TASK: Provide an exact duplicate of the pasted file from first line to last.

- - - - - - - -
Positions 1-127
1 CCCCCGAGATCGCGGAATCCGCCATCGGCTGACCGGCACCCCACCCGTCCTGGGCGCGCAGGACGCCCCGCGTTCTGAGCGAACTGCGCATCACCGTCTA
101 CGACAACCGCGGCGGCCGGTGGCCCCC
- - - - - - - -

Positions 1-127
1 CCCCCGAGATCGCGGAATCCGCCATCGGCTGACCGGCACCCCACCCGTCCTGGGCGCGCAGGACGCCCCGCGTTCTGAGCGAACTGCGCATCACCGTCTA
101 CGACAACCGCGGCGGCCGGTGGCCCCC